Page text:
All Flash: The opportunity for the channel

Rendering of a server rack, with blue light coming from the units
(Image credit: Shutterstock)

Last month, Scott Dietzen, CEO at All Flash storage vendor Pure Storage, took to the stage at the company's annual Accellerate event in San Francisco to unveil a series of product updates geared towards supporting the next generation of computing, including artificial intelligence (AI), machine and deep learning, and real-time data stream analytics.

He told attendees that the firm's All Flash portfolio would provide the platform for delivering data across these increasingly complex workloads and applications.

Positioning All Flash as the storage platform for future high-end applications has some weight – particularly as many workloads can't be easily moved to an environment like public cloud, as they need to be close to where the data is generated.

"If you're going to do IoT stuff properly, you can't afford the roundtrip latency to the cloud," explains Softcat solutions director, Sam Routledge.

The All-Flash market is also showing healthy growth; while sales of other external storage types like disk and hybrid systems have fallen, analysts at the Dell'Oro Group estimate the All Flash Array market was worth $1.3 billion in Q1 17, representing a 48% bump over the same quarter in 2016. It says it expects the All Flash Array market to grow nearly 40%, achieving nearly $7 billion in sales in 2017.

There's also more choice for channel partners than ever before. Once dominated by start-ups like Pure, more legacy vendors are building out their All Flash portfolios. Indeed, the top two manufacturers by market share are currently Dell EMC and NetApp.

"Flash is the mainstream choice for new on-premises deployments as customers seek to lower total cost of ownership while gaining greater speed and responsiveness from key business applications," said NetApp's CEO, George Kurian.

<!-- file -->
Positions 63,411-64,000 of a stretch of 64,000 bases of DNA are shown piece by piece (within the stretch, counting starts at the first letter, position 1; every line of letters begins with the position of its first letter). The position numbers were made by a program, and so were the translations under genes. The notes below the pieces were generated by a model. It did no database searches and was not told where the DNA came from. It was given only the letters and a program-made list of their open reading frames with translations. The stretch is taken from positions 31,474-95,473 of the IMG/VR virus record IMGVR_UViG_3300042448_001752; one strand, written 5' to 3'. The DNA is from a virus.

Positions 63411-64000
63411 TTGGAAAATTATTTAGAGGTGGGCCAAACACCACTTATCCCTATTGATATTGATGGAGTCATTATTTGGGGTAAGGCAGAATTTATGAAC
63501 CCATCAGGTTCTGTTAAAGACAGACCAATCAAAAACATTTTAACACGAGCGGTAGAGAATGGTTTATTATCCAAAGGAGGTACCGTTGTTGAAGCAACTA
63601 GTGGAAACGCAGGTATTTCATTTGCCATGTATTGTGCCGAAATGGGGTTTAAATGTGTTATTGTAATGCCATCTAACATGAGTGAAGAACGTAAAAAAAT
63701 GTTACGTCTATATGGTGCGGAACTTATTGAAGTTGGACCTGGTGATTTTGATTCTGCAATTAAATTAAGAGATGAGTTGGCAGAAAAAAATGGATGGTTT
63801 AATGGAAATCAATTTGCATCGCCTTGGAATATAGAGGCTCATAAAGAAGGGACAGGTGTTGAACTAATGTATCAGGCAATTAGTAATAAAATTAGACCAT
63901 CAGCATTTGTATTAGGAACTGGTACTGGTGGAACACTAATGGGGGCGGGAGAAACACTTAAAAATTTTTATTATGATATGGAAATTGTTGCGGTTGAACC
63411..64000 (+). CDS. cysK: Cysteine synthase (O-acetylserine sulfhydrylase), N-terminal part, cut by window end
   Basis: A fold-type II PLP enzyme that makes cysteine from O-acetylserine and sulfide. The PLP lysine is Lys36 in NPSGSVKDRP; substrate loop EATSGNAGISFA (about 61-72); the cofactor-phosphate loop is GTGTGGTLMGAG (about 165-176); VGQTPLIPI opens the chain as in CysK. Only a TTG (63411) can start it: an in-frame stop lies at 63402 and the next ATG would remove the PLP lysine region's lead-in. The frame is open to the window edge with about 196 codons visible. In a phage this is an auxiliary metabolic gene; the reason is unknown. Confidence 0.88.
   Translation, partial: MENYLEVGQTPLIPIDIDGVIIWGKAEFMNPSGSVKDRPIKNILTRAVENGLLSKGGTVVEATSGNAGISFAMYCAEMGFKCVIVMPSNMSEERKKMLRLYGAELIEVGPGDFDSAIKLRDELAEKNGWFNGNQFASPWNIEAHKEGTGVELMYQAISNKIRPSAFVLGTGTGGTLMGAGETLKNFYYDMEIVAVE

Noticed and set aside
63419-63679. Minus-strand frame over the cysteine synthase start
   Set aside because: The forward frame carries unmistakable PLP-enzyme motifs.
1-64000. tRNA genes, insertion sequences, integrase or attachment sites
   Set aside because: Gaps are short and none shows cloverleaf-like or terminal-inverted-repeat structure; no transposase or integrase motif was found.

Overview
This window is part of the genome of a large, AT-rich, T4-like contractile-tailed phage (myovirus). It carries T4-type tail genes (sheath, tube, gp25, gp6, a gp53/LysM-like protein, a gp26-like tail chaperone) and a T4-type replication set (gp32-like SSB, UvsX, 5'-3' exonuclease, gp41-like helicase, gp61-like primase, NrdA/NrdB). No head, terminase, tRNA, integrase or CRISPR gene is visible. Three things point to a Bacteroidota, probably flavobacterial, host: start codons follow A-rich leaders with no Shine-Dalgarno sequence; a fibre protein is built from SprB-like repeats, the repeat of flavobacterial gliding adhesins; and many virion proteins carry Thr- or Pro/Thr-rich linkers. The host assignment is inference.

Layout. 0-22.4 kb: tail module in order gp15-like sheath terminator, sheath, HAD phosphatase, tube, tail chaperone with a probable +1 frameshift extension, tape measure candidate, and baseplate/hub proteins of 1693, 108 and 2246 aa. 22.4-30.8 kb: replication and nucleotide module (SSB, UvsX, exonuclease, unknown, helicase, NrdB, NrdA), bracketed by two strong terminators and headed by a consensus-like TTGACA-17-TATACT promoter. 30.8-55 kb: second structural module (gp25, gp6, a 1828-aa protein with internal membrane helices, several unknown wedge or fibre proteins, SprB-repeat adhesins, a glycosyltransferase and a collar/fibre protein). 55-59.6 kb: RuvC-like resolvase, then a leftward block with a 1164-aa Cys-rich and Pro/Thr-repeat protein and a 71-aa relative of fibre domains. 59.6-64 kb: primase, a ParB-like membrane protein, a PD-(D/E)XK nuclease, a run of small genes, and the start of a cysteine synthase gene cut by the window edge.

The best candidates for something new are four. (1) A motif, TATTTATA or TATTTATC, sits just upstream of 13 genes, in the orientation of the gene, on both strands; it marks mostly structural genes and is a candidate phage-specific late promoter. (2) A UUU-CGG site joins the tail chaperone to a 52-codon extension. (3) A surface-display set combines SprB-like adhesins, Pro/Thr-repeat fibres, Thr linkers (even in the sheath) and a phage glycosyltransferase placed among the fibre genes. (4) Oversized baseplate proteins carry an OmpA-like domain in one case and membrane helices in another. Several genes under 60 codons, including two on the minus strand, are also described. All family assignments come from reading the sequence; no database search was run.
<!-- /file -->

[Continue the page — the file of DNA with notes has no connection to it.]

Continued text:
Discounting many of the high-end applications, the cost of flash technologies has also fallen in the last couple of years, meaning it's now a viable option for more companies.

"Any organisation that's buying into storage of any size is going to buy at the very least a hybrid array, but it's probably All Flash these days," says Routledge. "The true cost differential – when you factor in the compression and the deduplication that squashes the data down so you can get more data on [the storage medium], which you can do on Flash but you can't do as efficiently on spinning disk – it probably comes out equal. Taking storage as a bottleneck off the table, it's probably worthwhile."

So how can the channel grab a slice of this burgeoning market? This latest generation of arrays are comparatively easy to install and maintain, which means there's very little traditional service revenues for the VAR. This means channel firms must look to alternative sources of revenue around the sale.

"It also gives the partner the opportunity to make more margin, selling high value services rather than feeds and speeds," says Alex McMullan, Pure's VP EMEA field CTO. "Whether that's consulting services, migration, genomics, so it elevates the partner's conversation from IT to business outcomes."

"A few years ago, it would be four or five days to install, now it takes you longer to get it out of the box than to get it up and running," says Bill McGloin, chief technologist - information, at Computacenter. "The obvious observation would be that it would be bad for us, but we don't look to make any kind of service revenue, it's all the application services, migration services that you wrap round that, that's where the revenue is.

"It will be interesting to see how that resonates in the UK market."

Christine Horton

Christine has been a tech journalist for over 20 years, 10 of which she spent exclusively covering the IT Channel. From 2006-2009 she worked as the editor of Channel Business, before moving on to ChannelPro where she was editor and, latterly, senior editor.

Since 2016, she has been a freelance writer, editor, and copywriter and continues to cover the channel in addition to broader IT themes. Additionally, she provides media training explaining what the channel is and why it’s important to businesses.